BY KUNLE SOLAJA.
For the first time, the Video Assistant Referee (VAR) is being used at the Africa Cup of Nations in Egypt. The application began at the quarterfinals stage.
Incidentally, all the four matches played had incidents that called for reviews by VAR. Sadly, contrary to the principle behind its introduction, the VAR, as being applied at the Africa Cup of Nations, negates the rights of the referee as final arbiter.
A case in point is the application of VAR in deciding the goal scored by South Africa in Wednesday’s Africa Cup of Nations’ quarter final duel. The Moroccan referee, Rédouane Jiyed disallowed the goal, more so when an assistant referee had raised flag for offside position of Bongani Zungu, the scorer.
But at the prompting of VAR, the referee held on for some minutes and later awarded the goal. Unlike it is done in FIFA matches, he did not review the incident by himself at the VAR monitor, he relied solely on the audio information transmitted to him from the VAR.
That was also what happened in other instances of the competition when VAR had to be applied.
FIFA at the end of Russia 2018 released two video clips on the application of VAR which was used at the competition with minimal compliant.
First point to be noted is that VAR only assists the referee to clear human errors such as mistaken identity in issuance of cards, possible penalty kicks, verification of goals where there are doubts and also verification of possible penalty kicks.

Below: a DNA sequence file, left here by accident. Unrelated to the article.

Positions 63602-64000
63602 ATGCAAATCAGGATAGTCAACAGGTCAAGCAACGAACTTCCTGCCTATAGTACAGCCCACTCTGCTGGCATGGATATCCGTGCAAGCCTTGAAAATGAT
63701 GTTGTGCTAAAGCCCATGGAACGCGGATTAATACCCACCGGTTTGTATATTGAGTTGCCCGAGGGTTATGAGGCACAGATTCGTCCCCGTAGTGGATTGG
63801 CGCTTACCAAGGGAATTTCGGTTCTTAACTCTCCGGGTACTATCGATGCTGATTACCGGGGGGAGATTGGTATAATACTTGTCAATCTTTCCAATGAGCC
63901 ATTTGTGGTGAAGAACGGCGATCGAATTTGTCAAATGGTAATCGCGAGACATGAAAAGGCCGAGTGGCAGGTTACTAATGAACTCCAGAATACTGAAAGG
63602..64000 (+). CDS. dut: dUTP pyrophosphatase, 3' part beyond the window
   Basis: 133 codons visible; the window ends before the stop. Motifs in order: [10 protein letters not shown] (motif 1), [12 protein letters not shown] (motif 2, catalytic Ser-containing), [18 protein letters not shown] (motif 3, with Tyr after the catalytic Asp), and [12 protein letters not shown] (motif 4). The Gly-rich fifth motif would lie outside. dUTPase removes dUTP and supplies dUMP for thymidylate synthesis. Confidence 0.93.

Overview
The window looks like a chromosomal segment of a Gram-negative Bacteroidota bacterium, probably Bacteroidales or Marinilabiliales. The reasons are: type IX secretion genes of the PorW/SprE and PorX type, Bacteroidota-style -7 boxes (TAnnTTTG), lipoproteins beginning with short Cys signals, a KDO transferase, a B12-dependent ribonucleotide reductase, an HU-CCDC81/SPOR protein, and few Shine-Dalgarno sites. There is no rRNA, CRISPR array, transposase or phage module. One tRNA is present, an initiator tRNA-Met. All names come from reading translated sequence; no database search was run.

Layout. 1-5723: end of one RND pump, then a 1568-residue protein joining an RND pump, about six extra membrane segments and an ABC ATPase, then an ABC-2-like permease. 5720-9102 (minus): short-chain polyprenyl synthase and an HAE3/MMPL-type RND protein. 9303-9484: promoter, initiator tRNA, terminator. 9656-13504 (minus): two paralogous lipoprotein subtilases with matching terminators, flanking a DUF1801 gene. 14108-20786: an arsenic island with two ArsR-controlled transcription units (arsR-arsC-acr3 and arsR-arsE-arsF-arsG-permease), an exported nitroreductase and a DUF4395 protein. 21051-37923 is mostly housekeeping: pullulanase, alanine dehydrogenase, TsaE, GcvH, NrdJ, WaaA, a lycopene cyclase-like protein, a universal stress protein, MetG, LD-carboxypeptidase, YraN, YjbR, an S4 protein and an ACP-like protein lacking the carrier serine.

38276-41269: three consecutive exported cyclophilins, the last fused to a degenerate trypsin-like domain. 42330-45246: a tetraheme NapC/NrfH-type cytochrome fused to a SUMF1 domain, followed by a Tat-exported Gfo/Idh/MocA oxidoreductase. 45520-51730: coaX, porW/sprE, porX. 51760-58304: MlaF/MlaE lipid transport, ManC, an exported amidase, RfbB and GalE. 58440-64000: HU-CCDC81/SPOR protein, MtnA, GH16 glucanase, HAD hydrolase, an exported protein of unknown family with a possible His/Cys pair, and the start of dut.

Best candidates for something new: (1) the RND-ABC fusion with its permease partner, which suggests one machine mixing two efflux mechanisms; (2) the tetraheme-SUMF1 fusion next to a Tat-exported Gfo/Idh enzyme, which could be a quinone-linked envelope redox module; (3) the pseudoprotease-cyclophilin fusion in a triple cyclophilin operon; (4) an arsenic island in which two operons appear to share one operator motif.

According to FIFA, there is a three-process application of VAR. First an incident occurred, such as the goal scored by South Africa. The referee gets a review advice from VAR operators. Then a decision or action is taken.
FIFA further revealed that there are two options for the referee. First, he can accept the VAR information. Secondly, he goes to the monitor to visually review the information and then take a decision.
Danny Makklie, the head of VAR at the World Cup in Russia explained that there are four VAR positions. The first is VAR team leader at the operation room.
He watches the match in the upper monitor at the operation room. If there is an incident, he communicates with the referee.
Also in the operation room is AVR 1 who informs the VAR head of an incident that might have escaped the leader. There is AVR2 who watches for offside positions and also looks out for potential offside situations.
He has a replay operator seated next to him to assist in review of situations. There is also AVR3 who is positioned between AVR 1 and AVR 2. He focuses on the TV programme feed and assists in evaluating incidents from the best possible replay angles.
It is doubtful, if these steps were taken in the VAR incidents so far at the Africa Cup of Nations. The referees merely take decisions from what they were told by VAR. The second step of going to the review monitors have been glaringly absent,
The application of VAR comes to fore if one considers the fact that the final match of the premier continental competition, the CAF Champions League is still embroiled in VAR controversy that has necessitated a replay.
It is not certain, if that replay will still hold after the Africa Cup of Champions.